use right
: Link(s)
The right to derive value from using the good for self consumption as contrasted to selling it for money. For example, de facto property rights usually cannot be sold for money. In other words, these de facto rights are use rights that have only use value but not exchange value.
use value
: Link(s)
Value derived from using the good for self consumption as contrasted to selling it for money. For example, de facto property rights usually cannot be sold for money. In other words, these de facto rights have only use value but not exchange value.
V
variable cost
: Link(s); Diagram
Cost that varies with the level of output or action taken. Under short-run diminishing returns, variable cost will eventually increase at an increasing rate even though fixed cost stays the same.
variable cost
vertical integration
: Link(s)
The integration of all phases of production and distribution under one big company.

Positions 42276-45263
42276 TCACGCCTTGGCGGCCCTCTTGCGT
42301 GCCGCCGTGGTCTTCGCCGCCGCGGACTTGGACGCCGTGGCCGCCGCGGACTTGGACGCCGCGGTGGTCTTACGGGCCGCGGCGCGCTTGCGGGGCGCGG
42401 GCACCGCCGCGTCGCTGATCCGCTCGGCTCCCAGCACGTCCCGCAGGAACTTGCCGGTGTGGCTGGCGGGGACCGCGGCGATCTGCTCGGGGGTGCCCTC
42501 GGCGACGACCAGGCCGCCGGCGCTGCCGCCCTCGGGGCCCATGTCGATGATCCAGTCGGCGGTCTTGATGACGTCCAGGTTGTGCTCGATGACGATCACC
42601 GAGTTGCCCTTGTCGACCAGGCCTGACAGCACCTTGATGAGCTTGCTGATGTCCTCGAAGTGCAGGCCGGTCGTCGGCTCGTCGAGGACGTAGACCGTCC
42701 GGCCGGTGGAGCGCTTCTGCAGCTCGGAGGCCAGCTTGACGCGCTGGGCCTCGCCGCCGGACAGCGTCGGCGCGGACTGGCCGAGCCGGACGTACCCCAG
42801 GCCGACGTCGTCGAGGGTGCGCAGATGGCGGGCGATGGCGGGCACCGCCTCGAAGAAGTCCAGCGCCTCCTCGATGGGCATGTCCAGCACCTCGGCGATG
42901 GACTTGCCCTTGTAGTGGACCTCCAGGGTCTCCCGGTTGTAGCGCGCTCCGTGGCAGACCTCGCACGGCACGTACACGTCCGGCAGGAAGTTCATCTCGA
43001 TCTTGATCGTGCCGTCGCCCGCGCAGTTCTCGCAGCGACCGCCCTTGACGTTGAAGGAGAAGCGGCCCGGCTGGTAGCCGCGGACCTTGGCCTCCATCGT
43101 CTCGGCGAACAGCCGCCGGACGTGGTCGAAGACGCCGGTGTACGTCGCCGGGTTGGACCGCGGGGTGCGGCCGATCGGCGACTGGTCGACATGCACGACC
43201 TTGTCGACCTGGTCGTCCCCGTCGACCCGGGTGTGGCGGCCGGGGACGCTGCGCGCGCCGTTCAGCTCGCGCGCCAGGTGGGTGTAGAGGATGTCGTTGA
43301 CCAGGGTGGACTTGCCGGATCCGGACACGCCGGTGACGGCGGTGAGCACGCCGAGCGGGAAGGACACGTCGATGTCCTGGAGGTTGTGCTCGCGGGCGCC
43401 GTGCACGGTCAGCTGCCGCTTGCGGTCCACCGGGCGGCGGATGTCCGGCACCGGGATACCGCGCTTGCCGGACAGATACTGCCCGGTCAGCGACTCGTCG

W
wage arbitrage
: Link(s)
Migration of production from high-wage to low-wage areas to lower labor costs and increase profits by selling the outsourced output back to high-wage areas.
windfall profit
: Link(s)
Windfall profit is unexpected market net gain without any effort from the gainer.
Y
yield
: Link(s)
The return on an investment. In the case of bonds, the yield that is of interest is the current yield, which measures the fixed coupon payment as a percentage of the current market price of the bond. The current yield varies inversely with the current market price of the bond. The current yield can be contrasted with the coupon rate, which measures the fixed coupon payment as a percentage of the face value of the bond at issue date.
yield curve
: Link(s); Diagram
The yield curve depicts how yields of Treasury debts vary with their borrowing durations (i.e., maturities).
yield curve